The playoff push will come to a screeching halt this Sunday as teams that have fought furiously down the stretch find out whether they have a spot in the 12-team tournament. Some teams' Super Bowl hopes are about to vanish. Coaches' livelihoods will be at stake. Yet there's one surprising thing about some NFL players this time of year that fans and media alike are unaware of: Not all of the players really care if their team makes the playoffs.
It is strange, but true, and one of the secrets of the NFL I learned firsthand. It happened my rookie year, in 2001, under Redskins head coach
"Don't you want to make the playoffs?" I asked.
"Nah, not really," he replied.
I was floored. I was a bright-eyed youngster loving every second of the NFL and his response brought me back to the harsh reality of the business. He went on to say he just wanted the season to be over so that he could head down to Florida for New Year's Eve. He showed up to the last game with a packed-to-the-gills U-Haul attached to his SUV. He was leaving right from the stadium, right after the game.
Granted, players like this are the exception and not the rule, but they do exist. Like their peers, they're mentally and physically exhausted from a marathon season that starts in late July with training camp. They just want to go home, and the playoffs aren't motivation enough for them. Some doubt their team would even get very far even if it did make the postseason.
These players are almost always motivated solely by money, and they look at playoff income as a pay cut rather than a bonus. Case in point, most people know that NFL players get paid their entire salary during the regular season. That means a guy making $1.7 million, a fairly common salary in the NFL, gets $100,000 every week of the season. Every player on a playoff team will receive an $18,000 check, which is why some players feel as if they are performing at a lower rate of pay.
Sounds ridiculous to most people, I'm sure, but the truth is the playoffs are simply not as important to some players as they are to the fans of that team. Those players aren't fans of that team. They probably didn't grow up in that city. They may or may not be in the last year of their contract. For them, this is just a high-paying and extremely physical mode of employment.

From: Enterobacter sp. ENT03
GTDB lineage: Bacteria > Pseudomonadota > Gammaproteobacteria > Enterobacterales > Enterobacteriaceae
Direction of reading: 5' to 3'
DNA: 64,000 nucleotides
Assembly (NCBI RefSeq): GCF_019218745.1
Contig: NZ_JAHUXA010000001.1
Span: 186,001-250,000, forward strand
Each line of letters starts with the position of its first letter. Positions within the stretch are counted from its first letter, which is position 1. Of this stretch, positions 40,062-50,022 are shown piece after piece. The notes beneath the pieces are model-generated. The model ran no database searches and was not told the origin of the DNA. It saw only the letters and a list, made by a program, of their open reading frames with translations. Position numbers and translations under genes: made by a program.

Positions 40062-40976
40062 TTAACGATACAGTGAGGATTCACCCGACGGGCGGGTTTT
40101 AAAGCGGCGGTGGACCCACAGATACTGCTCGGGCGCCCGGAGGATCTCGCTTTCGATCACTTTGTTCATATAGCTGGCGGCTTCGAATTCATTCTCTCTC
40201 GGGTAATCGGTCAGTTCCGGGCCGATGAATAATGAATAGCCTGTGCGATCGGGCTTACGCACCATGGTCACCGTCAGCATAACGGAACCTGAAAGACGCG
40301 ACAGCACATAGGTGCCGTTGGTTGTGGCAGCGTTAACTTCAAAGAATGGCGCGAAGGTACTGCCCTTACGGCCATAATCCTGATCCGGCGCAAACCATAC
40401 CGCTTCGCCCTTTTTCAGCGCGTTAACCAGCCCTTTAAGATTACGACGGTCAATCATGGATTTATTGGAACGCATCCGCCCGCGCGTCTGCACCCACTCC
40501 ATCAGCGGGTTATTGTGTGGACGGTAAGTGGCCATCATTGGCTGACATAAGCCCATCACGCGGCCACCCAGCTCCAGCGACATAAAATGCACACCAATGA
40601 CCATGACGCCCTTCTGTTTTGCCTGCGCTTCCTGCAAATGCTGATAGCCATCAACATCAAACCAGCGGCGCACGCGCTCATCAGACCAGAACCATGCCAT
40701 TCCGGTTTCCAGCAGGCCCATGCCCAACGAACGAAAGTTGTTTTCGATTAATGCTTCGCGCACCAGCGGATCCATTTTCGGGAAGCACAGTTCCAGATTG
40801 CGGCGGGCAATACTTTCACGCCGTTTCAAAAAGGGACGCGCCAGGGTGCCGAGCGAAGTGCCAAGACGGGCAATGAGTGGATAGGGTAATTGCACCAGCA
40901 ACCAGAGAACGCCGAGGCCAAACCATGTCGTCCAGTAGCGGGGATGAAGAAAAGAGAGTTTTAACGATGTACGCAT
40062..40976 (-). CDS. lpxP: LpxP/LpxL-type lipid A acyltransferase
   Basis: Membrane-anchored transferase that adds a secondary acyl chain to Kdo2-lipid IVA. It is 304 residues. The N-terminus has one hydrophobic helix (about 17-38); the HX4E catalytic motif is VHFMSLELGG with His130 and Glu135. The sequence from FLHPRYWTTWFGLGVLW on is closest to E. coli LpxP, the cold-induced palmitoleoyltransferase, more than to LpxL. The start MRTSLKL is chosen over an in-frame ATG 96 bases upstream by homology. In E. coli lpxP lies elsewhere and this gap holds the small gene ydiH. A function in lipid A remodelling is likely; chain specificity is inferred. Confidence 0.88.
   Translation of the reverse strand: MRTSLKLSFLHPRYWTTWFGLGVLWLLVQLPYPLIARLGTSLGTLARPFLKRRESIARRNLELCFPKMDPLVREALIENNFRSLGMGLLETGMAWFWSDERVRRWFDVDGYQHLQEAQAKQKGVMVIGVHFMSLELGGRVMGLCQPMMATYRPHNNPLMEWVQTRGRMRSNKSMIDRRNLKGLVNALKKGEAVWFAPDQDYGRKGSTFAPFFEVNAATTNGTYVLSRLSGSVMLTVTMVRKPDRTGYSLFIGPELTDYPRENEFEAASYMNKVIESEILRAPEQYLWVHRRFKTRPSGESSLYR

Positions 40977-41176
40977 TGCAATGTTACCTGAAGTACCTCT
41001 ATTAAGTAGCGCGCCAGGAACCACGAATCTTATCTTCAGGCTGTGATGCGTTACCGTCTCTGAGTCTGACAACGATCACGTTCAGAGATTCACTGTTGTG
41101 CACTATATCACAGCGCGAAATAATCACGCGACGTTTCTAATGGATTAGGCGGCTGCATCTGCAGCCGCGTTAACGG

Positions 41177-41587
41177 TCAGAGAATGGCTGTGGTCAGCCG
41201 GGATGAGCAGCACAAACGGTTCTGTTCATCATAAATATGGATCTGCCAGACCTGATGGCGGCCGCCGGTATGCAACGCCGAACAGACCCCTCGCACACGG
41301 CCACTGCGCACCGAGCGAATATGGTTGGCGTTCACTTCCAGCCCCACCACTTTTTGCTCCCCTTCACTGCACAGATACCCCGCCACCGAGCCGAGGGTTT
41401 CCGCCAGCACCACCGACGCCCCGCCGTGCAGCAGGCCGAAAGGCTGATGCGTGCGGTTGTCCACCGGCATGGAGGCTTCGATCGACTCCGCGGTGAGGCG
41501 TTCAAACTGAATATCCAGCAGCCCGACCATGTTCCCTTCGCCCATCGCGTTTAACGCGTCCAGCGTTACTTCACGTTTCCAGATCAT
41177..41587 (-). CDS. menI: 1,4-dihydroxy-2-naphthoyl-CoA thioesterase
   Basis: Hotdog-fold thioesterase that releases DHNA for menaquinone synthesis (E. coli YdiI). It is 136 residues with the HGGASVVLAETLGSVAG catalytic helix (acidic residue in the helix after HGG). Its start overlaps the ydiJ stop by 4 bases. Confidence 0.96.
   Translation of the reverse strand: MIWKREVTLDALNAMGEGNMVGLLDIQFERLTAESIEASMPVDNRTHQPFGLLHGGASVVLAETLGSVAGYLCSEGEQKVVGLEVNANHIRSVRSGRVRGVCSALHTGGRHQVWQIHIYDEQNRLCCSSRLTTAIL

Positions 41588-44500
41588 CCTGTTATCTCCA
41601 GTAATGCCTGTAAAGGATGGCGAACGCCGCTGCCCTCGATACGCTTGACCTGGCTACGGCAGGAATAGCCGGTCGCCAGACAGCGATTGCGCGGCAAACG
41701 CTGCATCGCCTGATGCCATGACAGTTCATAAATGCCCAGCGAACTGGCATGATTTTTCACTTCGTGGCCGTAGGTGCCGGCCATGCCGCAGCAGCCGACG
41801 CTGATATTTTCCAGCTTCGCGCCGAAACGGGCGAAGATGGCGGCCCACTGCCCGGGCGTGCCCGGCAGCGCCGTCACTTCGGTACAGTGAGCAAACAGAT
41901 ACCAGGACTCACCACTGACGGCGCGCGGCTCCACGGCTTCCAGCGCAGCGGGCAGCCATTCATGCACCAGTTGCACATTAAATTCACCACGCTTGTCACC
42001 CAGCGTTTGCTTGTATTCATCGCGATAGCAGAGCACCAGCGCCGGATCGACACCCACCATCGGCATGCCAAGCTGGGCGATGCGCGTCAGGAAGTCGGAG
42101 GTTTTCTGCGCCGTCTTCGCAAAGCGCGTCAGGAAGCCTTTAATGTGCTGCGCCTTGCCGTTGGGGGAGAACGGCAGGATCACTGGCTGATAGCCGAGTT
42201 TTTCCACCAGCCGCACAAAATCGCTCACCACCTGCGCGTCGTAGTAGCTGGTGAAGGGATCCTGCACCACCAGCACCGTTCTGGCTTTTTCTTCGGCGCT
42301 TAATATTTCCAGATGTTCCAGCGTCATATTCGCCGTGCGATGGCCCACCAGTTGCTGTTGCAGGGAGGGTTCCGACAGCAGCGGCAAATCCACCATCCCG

These type of players are usually former high-round picks who have already made a lot of money during their career and are jaded by the business. Obviously, players like this are not the type any fan, coach or teammate wants on their team. Franchises must find a way to weed out players like this. Can you imagine a player with that kind of attitude lasting very long in Indianapolis or New England?
Believe me, players in the middle and back-end of a roster would never have this mentality. They know how important it is to their future to make the playoffs. The $18,000 is a welcomed bonus, sure, but a bigger motivation comes from knowing that the only constant in the NFL is the change on every team from one season to the next. That change is amplified when a team fails to make the tournament; it is minimized if a team exceeds expectations and makes the playoffs. I know that all too well.
I started 12 games for the Buffalo Bills in 2004. We won six in a row heading into the season finale. Alas, we didn't beat the Steelers to make the playoffs, and the first change came in February, when the team released
Even higher profile players can comprehend the tremendous increase in exposure they receive for being a top player on a playoff-bound team. Even that, however, is not what the playoffs is really about. For most NFL personnel, at least I hope, the biggest motivation comes from having the opportunity to win a championship and being able to say that you were a part of something special. Every organization should strive to have people in place that wholeheartedly believe that at their very core.
And isn't that what makes the NFL playoffs so special in the first place? That it really isn't about the money. It is about the pursuit of a title, the chance for a ring, and the glory and lifelong memories that come as a result of it.
For the vast majority of NFL players, the answer is yes. For a select few, sadly, the answer is no.